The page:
- Sensorineural hearing loss: When the tiny hairs that detect sound, called stereocilia, are damaged by loud sound they are usually destroyed. This form of hearing loss is usually chronic, progressive, and irreversible. Typically, people are encouraged to use ear protection to prevent this kind of hearing loss. If you’re dealing with sensorineural hearing loss, it can still be managed by devices like hearing aids.
- Mixed hearing loss: It sometimes happens that someone will experience both conductive and sensorineural hearing loss simultaneously. Because the hearing loss is coming from several different places, this can sometimes be difficult to treat.
- Auditory Neuropathy Spectrum Disorder: It’s fairly rare for someone to develop ANSD. It happens when the cochlea doesn’t properly transmit sounds from your ear to your brain. A device called a cochlear implant is usually used to manage this type of hearing loss.
Each form of hearing loss calls for a different treatment approach, but the desired results are often the same: to improve or preserve your ability to hear.
Variations on hearing loss types
And that’s not all! Any of these normal types of hearing loss can be further categorized (and with more specificity). For example, hearing loss can also be classified as:
- Fluctuating or stable: Fluctuating hearing loss describes hearing loss that comes and goes. Stable hearing loss remains at about the same level.
- Symmetrical or asymmetrical: If your hearing loss is the same in both ears it’s symmetrical and if it isn’t the same in both ears it’s asymmetrical.
- Pre-lingual or post-lingual: If your hearing loss developed before you learned to speak, it’s called pre-lingual. If your hearing loss developed after you learned to talk, it’s known as post-lingual. This can have ramifications for treatment and adaptation.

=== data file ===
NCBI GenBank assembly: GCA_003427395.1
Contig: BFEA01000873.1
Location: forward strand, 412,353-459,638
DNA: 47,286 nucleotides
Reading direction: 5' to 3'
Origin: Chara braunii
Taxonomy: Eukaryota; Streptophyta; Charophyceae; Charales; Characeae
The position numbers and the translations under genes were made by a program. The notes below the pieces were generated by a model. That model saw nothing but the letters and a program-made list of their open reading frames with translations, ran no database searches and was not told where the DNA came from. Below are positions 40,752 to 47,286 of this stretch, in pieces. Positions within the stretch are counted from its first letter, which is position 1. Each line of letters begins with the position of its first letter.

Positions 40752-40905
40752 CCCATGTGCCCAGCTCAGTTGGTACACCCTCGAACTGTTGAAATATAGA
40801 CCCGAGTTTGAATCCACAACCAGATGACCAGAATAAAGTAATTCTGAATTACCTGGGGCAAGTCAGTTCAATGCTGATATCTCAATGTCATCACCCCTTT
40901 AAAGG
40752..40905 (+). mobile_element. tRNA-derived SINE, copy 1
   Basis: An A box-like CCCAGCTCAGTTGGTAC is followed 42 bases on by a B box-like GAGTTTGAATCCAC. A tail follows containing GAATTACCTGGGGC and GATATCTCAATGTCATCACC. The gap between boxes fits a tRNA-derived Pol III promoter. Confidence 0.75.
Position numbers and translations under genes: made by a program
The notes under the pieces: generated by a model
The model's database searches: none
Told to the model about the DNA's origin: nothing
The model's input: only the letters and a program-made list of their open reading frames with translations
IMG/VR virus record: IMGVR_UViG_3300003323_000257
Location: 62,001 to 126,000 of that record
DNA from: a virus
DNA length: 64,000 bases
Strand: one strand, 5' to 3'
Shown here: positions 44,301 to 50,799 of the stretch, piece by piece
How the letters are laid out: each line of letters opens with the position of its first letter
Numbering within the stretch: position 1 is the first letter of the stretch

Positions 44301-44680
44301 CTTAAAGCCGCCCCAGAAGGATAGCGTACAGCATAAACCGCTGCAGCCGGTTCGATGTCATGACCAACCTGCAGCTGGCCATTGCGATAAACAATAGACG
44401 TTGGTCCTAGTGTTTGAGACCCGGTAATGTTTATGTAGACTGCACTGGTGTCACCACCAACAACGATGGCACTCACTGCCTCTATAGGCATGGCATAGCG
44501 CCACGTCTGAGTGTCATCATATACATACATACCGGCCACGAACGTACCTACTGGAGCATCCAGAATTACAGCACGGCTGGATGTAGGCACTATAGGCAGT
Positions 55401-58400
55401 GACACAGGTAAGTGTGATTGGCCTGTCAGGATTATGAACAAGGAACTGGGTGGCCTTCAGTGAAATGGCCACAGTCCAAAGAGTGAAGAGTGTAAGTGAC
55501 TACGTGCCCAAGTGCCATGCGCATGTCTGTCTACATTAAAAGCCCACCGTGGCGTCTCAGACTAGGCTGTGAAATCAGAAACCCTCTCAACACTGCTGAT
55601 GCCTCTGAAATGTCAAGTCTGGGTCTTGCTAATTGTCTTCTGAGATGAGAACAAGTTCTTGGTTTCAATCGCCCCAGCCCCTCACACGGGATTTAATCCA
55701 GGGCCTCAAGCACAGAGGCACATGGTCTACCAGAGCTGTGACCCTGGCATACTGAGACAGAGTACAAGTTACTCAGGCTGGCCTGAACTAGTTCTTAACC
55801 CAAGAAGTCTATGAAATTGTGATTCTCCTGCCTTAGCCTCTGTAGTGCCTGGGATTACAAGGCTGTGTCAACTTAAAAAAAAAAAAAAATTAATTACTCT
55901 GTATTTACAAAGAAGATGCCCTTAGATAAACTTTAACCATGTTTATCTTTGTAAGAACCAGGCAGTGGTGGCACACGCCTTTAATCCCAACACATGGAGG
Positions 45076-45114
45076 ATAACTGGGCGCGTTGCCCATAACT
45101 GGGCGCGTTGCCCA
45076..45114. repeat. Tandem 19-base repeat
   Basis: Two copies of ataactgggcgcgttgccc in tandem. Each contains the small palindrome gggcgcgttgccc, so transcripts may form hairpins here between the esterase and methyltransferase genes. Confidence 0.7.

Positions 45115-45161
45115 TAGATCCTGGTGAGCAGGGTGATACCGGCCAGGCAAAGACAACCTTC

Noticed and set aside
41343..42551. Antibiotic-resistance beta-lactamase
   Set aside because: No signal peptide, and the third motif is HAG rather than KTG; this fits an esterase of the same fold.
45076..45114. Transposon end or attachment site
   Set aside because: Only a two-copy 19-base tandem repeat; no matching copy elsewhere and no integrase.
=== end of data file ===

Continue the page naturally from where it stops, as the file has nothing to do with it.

- High frequency vs. low frequency: You might experience more trouble hearing high or low-frequency sounds. Your hearing loss can then be classified as one or the other.
- Progressive or sudden: You have “progressive” hearing loss if it slowly worsens over time. If your hearing loss occurs all at once, it’s known as “sudden”.
- Congenital hearing loss: Hearing loss you were born with.
- Acquired hearing loss: If you develop hearing loss because of external forces, such as damage, it’s called “acquired”.
- Unilateral or bilateral hearing loss: It’s possible to develop hearing loss in one ear (unilateral), or in both (bilateral).
That might seem like a lot, and it is. The point is that each classification helps us more accurately and effectively address your symptoms.
A hearing test is in order
So how do you know which type, and what sub-type, of hearing loss you have? Unfortunately, hearing loss isn’t really something you can self-diagnose with much accuracy. For instance, is your cochlea working properly, how would you know?
But that’s what hearing examinations are for! It’s like when you have a check engine light on in your car and you take it to a skilled auto technician. We can hook you up to a wide range of machines, and help identify what type of hearing loss you’re dealing with.
So call us today and schedule an appointment to find out what’s going on.